By Estella R. Fullmer
For Hometown News
NEW SMYRNA BEACH -- "How do we want to continue to grow in our city and maintain the character of New Smyrna Beach?" asked Mayor Adam Barringer at the NSB Economic Summit Saturday morning.
Nearly a hundred city officials, business owners, representatives from county and state initiatives and concerned citizens gathered at City Hall to begin to answer the question.
One answer the participants came up with was a city liaison for new business owners to walk them through the processes of starting a business step-by-step. Another item was to eliminate roadblocks by the Utilities Commission.
"Maintain the green corridor," urged one concerned citizen. "Whatever you do, please keep the area along State Road 44 a green area. Maintain the charm of New Smyrna Beach."
Gerard J. Pendergast suggested that businesses include "New Smyrna" in their name. "Every time they run an advertisement and say their name, like New Smyrna Chevrolet, it is advertising for the city."
It was suggested the Southeast Volusia Chamber of Commerce also needs to be a source of information for business owners to find employees, learn what commercial properties are for sale and learn about best practices for economic growth. The chamber should also provide information on state, county and local programs, and incentives for small business owners. Other ideas were the city's website needs to be more user friendly and potential business owners need to have easier access to what properties are available.
Most present agreed the new Community Redevelopment Area needs to concentrate not only on attracting new businesses to the area and helping new business owners, but also in nurturing existing businesses to grow. The existing CRA expires in 2015 and the city is already drawing up plans for a new CRA to kick in at that time. "Oct. 1 this year is the sunset," said Tony Otte, director of the city Community Redevelopment Board. "We won't be taking any new applications for funding on the current CRA after Oct 1 this year."
The keynote speaker, Amy Evancho, CEO of Florida Economic Development Council, started off the summit with a presentation on the council and what their more than 4,400 members want. "Our function is to educate, advocate and connect," Ms. Evancho said. "Fifty percent of our members want FEDC to educate business and cities on best practices to promote economic development. They also want us to advocate on a state and federal level for sound economic policies. The other component of the FEDC is connecting cities to learn what other communities around the state are doing and sharing those best practices."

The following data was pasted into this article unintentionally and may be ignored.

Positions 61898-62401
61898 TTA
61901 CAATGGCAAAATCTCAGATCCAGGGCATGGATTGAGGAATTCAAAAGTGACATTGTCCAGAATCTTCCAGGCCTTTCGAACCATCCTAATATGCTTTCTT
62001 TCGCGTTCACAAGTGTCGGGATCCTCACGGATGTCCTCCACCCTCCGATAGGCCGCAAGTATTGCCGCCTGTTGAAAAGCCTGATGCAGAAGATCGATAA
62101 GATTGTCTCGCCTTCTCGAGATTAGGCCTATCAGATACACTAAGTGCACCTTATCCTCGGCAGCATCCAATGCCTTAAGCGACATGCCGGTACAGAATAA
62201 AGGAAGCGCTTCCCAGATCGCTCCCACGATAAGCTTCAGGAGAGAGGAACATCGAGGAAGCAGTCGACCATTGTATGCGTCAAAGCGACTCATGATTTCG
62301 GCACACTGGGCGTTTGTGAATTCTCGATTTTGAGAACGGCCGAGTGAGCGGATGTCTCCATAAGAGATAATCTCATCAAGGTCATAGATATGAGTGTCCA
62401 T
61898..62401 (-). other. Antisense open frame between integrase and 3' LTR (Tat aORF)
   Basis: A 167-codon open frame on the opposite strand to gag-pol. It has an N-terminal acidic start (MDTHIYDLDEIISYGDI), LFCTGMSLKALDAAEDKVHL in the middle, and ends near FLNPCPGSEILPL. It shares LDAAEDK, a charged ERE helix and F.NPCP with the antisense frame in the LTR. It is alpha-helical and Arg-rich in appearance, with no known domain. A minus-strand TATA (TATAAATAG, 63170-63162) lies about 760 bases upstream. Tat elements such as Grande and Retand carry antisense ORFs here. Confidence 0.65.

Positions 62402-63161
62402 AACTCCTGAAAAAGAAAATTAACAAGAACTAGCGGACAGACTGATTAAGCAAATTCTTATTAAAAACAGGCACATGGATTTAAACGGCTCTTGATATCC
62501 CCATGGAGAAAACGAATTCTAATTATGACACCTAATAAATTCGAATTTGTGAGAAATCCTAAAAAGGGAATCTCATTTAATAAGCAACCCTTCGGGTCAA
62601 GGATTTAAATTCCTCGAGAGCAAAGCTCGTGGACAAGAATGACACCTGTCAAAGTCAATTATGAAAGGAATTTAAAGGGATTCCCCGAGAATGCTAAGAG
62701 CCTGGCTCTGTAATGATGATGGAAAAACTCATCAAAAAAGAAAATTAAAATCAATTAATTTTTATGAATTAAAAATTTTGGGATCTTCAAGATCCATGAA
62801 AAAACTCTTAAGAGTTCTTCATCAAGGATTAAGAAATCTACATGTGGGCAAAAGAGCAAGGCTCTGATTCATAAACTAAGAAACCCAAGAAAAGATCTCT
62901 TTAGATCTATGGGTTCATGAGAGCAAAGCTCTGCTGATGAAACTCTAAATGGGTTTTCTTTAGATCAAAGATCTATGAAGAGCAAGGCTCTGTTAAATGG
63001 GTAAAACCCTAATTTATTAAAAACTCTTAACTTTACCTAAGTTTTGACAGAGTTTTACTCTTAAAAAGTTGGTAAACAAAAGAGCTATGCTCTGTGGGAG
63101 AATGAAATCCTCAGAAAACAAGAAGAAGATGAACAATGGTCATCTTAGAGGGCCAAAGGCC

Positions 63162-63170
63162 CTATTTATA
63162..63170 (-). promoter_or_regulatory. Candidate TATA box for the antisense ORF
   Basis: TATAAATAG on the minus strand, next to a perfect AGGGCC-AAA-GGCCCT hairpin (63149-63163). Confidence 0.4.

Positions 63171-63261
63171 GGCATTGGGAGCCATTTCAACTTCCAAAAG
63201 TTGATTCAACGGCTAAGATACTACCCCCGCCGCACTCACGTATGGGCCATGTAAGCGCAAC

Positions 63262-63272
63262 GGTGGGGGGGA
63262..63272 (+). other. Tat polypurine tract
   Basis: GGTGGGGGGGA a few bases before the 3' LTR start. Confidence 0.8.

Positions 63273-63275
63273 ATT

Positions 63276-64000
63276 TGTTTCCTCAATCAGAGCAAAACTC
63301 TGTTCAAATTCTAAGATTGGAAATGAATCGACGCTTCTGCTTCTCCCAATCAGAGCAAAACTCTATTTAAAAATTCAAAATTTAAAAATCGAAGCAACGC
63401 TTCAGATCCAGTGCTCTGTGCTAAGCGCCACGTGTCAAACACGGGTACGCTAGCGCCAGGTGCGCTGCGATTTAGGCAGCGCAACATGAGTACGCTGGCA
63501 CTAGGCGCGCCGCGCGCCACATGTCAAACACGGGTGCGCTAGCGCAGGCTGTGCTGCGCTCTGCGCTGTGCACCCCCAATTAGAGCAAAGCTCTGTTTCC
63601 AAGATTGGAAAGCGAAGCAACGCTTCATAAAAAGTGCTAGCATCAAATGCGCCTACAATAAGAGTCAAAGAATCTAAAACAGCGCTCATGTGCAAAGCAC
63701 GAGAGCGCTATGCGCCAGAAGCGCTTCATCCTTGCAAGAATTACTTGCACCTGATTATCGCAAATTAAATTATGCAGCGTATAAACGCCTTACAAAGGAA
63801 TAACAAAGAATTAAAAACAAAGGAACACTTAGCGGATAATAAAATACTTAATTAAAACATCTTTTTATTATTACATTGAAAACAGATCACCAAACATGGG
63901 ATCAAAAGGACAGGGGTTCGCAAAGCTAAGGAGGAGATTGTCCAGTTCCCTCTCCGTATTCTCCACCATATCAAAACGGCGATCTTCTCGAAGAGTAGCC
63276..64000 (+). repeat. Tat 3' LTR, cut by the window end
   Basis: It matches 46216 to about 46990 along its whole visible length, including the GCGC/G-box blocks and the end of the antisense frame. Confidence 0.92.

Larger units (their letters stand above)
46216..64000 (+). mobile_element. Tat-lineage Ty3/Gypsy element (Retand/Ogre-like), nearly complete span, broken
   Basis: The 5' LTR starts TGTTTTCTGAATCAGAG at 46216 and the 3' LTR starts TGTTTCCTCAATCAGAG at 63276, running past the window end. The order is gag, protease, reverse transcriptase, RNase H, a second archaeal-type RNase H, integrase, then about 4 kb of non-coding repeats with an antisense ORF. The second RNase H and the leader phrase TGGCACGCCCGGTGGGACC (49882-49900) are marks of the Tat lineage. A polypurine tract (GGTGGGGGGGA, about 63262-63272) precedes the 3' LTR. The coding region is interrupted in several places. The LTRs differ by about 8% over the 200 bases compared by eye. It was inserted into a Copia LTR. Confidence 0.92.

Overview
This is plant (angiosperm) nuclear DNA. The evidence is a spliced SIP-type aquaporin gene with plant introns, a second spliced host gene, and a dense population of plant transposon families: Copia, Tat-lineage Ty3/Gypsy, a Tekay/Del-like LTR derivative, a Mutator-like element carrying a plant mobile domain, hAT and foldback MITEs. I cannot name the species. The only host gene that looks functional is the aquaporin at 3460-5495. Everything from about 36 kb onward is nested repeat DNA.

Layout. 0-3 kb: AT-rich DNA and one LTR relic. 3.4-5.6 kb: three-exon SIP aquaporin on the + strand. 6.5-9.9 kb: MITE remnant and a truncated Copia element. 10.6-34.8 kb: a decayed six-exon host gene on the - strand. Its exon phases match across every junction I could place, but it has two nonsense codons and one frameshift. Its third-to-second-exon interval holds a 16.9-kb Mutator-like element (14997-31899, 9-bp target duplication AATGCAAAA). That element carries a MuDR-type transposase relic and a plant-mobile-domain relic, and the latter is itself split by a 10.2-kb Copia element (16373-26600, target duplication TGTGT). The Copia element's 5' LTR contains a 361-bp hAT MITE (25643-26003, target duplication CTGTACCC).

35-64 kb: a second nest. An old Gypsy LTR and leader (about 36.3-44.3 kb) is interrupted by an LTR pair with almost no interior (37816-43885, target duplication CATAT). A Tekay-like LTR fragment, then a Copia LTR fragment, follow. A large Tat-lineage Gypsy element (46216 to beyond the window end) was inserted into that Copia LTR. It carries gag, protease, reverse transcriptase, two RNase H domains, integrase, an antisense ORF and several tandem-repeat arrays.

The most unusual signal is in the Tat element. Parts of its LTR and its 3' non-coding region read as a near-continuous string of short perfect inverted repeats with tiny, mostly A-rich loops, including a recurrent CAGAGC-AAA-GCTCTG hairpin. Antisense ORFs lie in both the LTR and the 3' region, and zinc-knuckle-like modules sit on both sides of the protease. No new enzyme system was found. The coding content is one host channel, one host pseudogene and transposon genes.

Ms. Evancho pointed out the key to a healthy economic community is "making sure you have an environment where businesses can expand and grow and sell their products."
The environment should create wealth, expand marketing and expand the tax base. An economic strategy should include business, community and talent all working together, according to Ms. Evancho. Working with the county and state and other cities is also key. "You should develop separate but complementary strategies" she said.
The FEDC has 3 goals on their 2013 state legislative agenda: To increase the state's ability to attract new business in order to bring in new jobs, to protect and retain current businesses and give them the ability to grow more jobs and to support Florida's business agencies such as Grow Florida through funding and language changes in an effort to support existing businesses.
Several members in the audience commented on some of the statistics and strategies introduced by Ms. Evancho.
"The city really needs to look realistically at the unemployment rate and what it really is. Accuracy is key, such as asking the question: Why is Volusia County among the lowest income rates and has the highest property taxes?" asked one member of the audience in response to the barrage of statistics provided by Evancho during her presentation.
Ned Harper, director of the Small Business Development Center at Daytona State College, cited credit as being a detriment to new businesses. "There are a huge number of people out there that want to work or open a business but this roadblock of FICA and credit score just holds them back."
Mr. Otte, the CRA director, pointed out blight areas across the city the new CRA needs to target. The three main areas of concern are south of Canal Street, areas along S.R. 44 and areas around the airport along U.S. 1. "NSB has excellent growth potential and offers a large economic base," Mr. Otte said.
"We have several incentives in the current CRA and even a rental assistance program for up to $6,000 for qualified businesses that has been used in the past," suggested Otte in reference to ideas to include in the new CRA. "The city picked up some of the fees for the new hotel in a business agreement. This is a tool we have used including waiving impact fees to stimulate growth."
In closing Mayor Barringer said, "I gathered a lot of great information today. An ombudsman for new businesses -- I hear you loud and clear and that's something we want to try to implement. We can come up with a revised plan and will disseminate the information gathered here today."